The Power of Reserve Generation
Natural Gas Fleet Serves as the Grid’s Secret Weapon
The strength of TVA’s diverse portfolio – nuclear, hydro, coal, natural gas and renewable energy – enables the Tennessee Valley Authority to better meet changing conditions such as periods of high power demand.
It involves a successful combination of baseload generation – where assets, such as nuclear units, run 24/7 to provide baseload power – and the quiet power of reserve generation, which are purposely offline units, such as natural gas, that lie in wait, ready to supply power at a moment’s notice.
“A combustion turbine plant responds immediately in an emergency or during high peak demands by turning on available units as needed to provide instant power,” Gallatin Combustion Turbine Plant manager Corey Terry said. “This keeps uninterrupted power flowing for residents, and when it’s no longer needed, we shut down the units and wait for the next opportunity to serve the region.”
This is the power of reserve generation.
As TVA looks toward the future of its energy portfolio, natural gas provides flexibility that enables TVA to provide affordable, resilient, reliable and clean energy. The ability to turn generation on and off as needed supports the integration of renewables, such as solar, because natural gas generation can keep power running when the sun isn’t shining.
At Gallatin Combustion Turbine Plant, located northeast of Nashville, there are eight units available to provide up to 642 megawatts – enough to power 375,570 homes.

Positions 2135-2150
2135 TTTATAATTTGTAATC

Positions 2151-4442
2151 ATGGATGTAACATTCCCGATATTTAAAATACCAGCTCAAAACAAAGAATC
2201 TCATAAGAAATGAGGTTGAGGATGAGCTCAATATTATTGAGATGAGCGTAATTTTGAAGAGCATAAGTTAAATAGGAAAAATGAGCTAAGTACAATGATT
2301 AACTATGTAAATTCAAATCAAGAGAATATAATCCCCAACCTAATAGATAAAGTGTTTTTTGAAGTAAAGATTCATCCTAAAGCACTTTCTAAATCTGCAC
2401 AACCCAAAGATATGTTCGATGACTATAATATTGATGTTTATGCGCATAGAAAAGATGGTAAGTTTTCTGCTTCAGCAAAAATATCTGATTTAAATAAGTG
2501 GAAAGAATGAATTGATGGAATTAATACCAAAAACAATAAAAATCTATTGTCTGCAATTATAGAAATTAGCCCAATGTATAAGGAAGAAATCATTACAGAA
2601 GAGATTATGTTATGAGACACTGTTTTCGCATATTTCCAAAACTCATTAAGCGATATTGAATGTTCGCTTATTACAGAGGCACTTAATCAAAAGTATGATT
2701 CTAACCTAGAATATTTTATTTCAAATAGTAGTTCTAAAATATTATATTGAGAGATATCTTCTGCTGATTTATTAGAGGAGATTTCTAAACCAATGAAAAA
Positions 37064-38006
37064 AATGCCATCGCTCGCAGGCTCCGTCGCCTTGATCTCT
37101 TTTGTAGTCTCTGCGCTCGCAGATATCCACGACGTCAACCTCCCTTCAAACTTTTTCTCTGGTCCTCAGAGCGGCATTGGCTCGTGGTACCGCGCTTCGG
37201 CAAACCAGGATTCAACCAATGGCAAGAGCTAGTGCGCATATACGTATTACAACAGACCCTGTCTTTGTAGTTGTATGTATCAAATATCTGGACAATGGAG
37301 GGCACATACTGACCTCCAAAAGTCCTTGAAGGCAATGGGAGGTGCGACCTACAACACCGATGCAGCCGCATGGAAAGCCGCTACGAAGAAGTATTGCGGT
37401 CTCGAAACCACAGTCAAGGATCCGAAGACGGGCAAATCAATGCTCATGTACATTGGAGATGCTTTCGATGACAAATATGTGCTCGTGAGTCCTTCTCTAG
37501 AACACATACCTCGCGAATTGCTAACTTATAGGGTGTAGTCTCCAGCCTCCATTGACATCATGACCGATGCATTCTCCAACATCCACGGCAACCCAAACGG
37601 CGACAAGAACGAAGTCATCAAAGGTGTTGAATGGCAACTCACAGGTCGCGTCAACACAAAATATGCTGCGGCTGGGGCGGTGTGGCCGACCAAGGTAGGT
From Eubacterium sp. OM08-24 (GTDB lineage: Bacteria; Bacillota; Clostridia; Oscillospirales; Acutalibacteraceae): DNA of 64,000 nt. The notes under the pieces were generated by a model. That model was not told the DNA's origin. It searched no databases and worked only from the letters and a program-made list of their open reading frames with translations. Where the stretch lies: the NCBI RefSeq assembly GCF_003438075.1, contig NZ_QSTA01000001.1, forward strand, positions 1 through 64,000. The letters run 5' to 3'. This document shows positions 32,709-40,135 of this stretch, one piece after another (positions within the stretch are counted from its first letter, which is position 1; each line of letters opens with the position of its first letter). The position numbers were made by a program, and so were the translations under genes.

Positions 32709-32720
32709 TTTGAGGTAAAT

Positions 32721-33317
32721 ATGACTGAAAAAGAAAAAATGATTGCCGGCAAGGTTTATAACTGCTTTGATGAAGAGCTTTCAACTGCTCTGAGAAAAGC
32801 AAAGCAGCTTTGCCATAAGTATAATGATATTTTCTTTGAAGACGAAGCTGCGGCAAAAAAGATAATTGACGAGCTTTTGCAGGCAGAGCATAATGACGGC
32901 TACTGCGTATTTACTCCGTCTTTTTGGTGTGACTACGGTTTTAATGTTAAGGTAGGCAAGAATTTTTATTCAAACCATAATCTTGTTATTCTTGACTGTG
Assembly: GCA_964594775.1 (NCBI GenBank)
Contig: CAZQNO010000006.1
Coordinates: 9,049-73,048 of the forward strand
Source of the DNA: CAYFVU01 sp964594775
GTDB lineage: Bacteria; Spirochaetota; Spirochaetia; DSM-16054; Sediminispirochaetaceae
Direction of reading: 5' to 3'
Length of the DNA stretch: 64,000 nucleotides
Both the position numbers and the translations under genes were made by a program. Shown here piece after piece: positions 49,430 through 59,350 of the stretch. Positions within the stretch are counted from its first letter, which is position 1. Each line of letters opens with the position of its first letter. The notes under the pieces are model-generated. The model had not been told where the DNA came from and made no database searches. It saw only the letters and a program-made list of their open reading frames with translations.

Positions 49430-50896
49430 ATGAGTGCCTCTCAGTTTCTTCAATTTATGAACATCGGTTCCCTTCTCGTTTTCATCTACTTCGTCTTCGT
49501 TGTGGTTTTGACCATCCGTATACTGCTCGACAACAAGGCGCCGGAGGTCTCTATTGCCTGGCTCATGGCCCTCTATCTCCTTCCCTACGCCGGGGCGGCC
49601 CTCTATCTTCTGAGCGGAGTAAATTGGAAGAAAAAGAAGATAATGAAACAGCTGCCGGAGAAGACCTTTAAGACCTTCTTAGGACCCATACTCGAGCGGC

“TVA’s investing $100 million in this plant to upgrade exciters, transformer switchgears and a variety of other components to keep these units ready to run,” Terry said. “Much like the challenges of keeping a car up and running if it often sits, we must address the same challenges with these units.”
Periodically, the site will do a test run of the units to ensure they remain available and ready to run. However, their value increases when a unit is offline.
“A combustion turbine natural gas plant is different than other generation because our ideal state is offline but ready to run. This reduces carbon output and saves TVA, and therefore ratepayers, money by having reserve megawatts available so we don’t have to pay for expensive market rate power to fill the gaps or pay the cost of fuel for running the unit,” Terry said.
In contrast, the combined cycle natural gas fleet best serves the region when online.
This makes up more than half of TVA’s natural gas fleet. It serves as a bridge between the baseload power of nuclear and the offline combustion turbine plants by filling the gaps between everyday needs and before power demand rises enough to need reserve generation.
As TVA maintains a focus on delivering a secure energy future for the region, it will depend on its natural gas fleet, TVA Gas Operations general manager Eric Grau said.
“Our combined cycle plants will carry the day-to-day changes in energy demand while our combustion turbines – including our aeroderivatives currently under construction at Johnsonville – stand ready to handle high demand and to provide a firm and dispatchable backstop for our increasing renewable portfolio,” he said.